The calculation of the hotel price index is based on the recommendations given by the International Monetary Fund (IMF). The elementary aggregate price index is calculated by Jevons index (Consumer Price Index Manual-Theory and Practice (2004), Practical Guide to Producing Consumer Price Indices (2009)). 2 The results are based on the surveying of standard double hotel room prices of 3, 4, 5-star hotels and guesthouses in 10 regions of Georgia. Hotels were chosen arbitrarily according to random sampling principle. The study contains 71% (312) of all 3, 4 and 5-star hotels and 25% (456 guesthouses) of all guesthouses registered on www. booking.com The 3, 4 and 5-star hotel price data was collected by contacting hotels individually, while the prices of guesthouses were taken from booking.com. The average prices are arithmetic mean of standard double hotel room prices. 3 Guesthouse: a type of accommodation that is characterized by having a small number of rooms and services are usually offered by the resident family. 4 * Preliminary results 1
MARCH 17 - 19, 2020
Monograph: Redefining Luxury in the Hotel Industry
BY ELENE DZEBISASHVILI
lthough MONOGRAPH has only been open since February 2020, it has already become an exceptional place for those in the know. As a boutique hotel hurtling toward the future, MONOGRAPH has perfected the art of merging classic luxury with the aesthetic values of minimalism. Housed in a historical XIX century building, MONOGRAPH is centrally located next to Freedom Square, which has retained its pristine look and some of Tbilisi’s unique historical sites. Replete
with classical and modern architectural patterns, the area epitomizes a merger between the city’s present and future, hence its being a starting point of adventure for visitors to Georgia. Inside MONOGRAPH, the walls practically hum with history: they are replete with the stories, experiences, thoughts, ideas and memories of Georgian travelers, all expressed in monographs. These represent a vital aspect of the Georgian identity. That MONOGRAPH conveys the best of Italian architectural elegance is no exaggeration. The interior is modern and minimal, with bursts of luxury and color, including Barovier & Toso's unique chandeliers that epitomize the best of Italian artisanal manufacturing. The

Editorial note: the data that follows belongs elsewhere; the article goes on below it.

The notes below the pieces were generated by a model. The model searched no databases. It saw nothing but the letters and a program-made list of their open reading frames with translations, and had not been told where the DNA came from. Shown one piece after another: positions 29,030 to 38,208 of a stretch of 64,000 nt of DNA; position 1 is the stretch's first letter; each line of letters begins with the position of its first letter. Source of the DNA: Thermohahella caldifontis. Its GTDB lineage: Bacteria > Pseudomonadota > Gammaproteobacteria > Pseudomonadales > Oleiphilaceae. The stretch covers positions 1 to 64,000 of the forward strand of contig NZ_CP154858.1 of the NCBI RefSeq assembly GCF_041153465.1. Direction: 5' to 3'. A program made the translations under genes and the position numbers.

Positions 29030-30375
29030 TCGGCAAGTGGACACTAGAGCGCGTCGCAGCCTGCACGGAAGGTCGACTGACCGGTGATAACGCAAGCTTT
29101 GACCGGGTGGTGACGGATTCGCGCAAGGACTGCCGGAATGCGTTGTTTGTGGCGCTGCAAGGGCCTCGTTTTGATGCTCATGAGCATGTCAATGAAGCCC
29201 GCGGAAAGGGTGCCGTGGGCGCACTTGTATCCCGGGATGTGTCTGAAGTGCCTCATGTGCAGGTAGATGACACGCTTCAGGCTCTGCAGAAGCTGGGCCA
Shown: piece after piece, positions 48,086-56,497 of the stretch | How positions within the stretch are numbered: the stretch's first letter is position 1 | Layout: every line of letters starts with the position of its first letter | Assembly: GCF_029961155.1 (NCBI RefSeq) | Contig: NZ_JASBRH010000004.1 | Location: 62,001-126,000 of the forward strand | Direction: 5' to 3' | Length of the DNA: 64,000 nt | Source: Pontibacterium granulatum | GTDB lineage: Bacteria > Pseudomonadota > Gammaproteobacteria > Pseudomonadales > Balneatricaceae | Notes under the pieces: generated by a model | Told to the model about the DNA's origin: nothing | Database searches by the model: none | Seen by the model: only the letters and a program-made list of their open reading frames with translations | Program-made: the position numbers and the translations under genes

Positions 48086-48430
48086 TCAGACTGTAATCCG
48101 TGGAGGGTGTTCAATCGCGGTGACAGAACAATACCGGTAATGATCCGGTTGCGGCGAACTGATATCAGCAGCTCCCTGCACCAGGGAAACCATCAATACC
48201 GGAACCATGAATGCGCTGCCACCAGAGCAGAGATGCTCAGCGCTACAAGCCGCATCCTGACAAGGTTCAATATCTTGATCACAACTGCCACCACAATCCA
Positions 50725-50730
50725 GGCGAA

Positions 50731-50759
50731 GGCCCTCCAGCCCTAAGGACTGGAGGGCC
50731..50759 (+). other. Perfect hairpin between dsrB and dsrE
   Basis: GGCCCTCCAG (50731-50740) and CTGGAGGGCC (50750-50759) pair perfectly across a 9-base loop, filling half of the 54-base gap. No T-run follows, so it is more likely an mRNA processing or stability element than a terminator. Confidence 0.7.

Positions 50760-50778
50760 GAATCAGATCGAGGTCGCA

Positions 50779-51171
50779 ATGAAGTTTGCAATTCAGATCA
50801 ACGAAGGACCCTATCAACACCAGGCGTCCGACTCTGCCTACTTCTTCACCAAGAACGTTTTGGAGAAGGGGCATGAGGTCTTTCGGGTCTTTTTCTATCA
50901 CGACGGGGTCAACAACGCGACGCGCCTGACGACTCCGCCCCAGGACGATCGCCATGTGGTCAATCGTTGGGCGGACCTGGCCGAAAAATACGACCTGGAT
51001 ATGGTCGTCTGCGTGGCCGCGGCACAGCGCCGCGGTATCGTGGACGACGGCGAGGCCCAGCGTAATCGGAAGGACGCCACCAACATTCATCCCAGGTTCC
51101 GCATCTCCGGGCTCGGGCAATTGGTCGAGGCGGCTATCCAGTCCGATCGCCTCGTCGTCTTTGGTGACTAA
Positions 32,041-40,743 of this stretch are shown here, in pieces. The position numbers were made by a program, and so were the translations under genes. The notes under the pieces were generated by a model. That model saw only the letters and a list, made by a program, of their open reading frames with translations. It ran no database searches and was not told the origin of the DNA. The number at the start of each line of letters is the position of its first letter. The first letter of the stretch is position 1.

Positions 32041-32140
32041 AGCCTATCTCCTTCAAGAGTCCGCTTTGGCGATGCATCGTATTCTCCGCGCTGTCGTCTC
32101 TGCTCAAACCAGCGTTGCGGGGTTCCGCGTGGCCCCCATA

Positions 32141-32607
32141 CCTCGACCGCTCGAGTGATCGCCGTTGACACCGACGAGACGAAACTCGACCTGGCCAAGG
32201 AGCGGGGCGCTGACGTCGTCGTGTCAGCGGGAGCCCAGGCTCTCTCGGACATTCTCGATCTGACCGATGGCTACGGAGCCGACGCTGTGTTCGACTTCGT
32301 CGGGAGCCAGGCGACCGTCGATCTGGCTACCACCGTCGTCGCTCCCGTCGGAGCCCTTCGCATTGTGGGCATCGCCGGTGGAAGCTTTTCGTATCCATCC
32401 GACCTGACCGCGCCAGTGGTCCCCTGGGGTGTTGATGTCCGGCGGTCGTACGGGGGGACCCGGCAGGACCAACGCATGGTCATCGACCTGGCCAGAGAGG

lounge is decked in earthy tones, which have a warm and sumptuous feel; the walls are hung with beautiful artwork by the cherished Georgian artist Levan Songulashvili; and service is so impeccable that MONOGRAPH is more than deserving of its Michelin star. The hotel is run by the representative of the Swiss Consulting and Management Company Devport, Manuel Locher. Authors of MONOGRAPH’s interior design project are Motif Design Elements and Proact.e, which at the same time supply the hotel with exceptional materials and furniture. The hotel offers 36 spacious rooms decorated with exquisite taste and guest comfort in mind. Stemming from the values that MONOGRAPH upholds, each
accessory, piece of furniture or artwork was chosen for the rooms with special love and care. The hotel’s concept is further embellished by the elegant SOMINEE, a signature restaurant offering Georgian gastronomy at its best, prepared with bold inventive twists to the traditional dishes and only locally sourced ingredients. With its attention to detail, perfect execution and immaculate service, the restaurant provides an exceptional fine dining experience. The team’s passion and knowledge are evident in each serving, and you will never leave SOMINEE without a full belly
and an ear-to-ear grin. The kitchen is headed by Chef Francesco Manalo, a New Yorker who has long been involved in studying and redefining Georgian cuisine. Even the most venerable cuisines are not static; Manalo’s experimental, creative flourishing only add to the charm of Georgian traditional dishes. SOMINEE is designed to provide the best of experiences for wine-lovers, which further adds to the hotel’s devout accentuation of the Georgian identity. For generations, Georgia has taken pride in its distinction as the birthplace of wine. Georgia’s tradition of vine growing began eight thousand years ago; three thousand years before the invention of writing. SOMINEE features a rich selection of exclusive Georgian wines from numerous local winemakers. The best selection of premium class French and Italian wines are also available to delight the guests. The curled staircase is another feature emanating love and respect for Georgian traditions. It is adorned with the magical chandelier designed by master Venetian artisans from GIOPATO & COOMBES, featuring a sophisticated engraving that reads "Praise and Glory of the Georgian Language". The chandelier is a symbolic expression of the affinity between the sky and earth. MONOGRAPH is built adhering to the belief that when you visit Georgia, a good hotel should help you experience the country’s temperament, traditions and spirit in a holistic way. When you’re in a high-standard hotel like MONOGRAPH, you know that the bar will be a stunner. At the sophisticated Lounge, one can enjoy a diverse assortment of hand-crafted cocktails that can be equalled to artwork. After taking it all in, head to the fancy terrace on the 7th floor to enjoy stunning panoramic views of Tbilisi. With the longest open bar in Georgia, the terrace will be ready to welcome its guests from May. If you want to feel all the charm of Georgian traditions, to feel at home, to receive sterling service and to revel in the elegance of architectural and artistic patterns, you need to stay at MONOGRAPH.
GEORGIA TODAY MARCH 17 - 19, 2020
Jobs Come & Go
Image source: aid.edu
OP-ED BY NUGZAR B. RUHADZE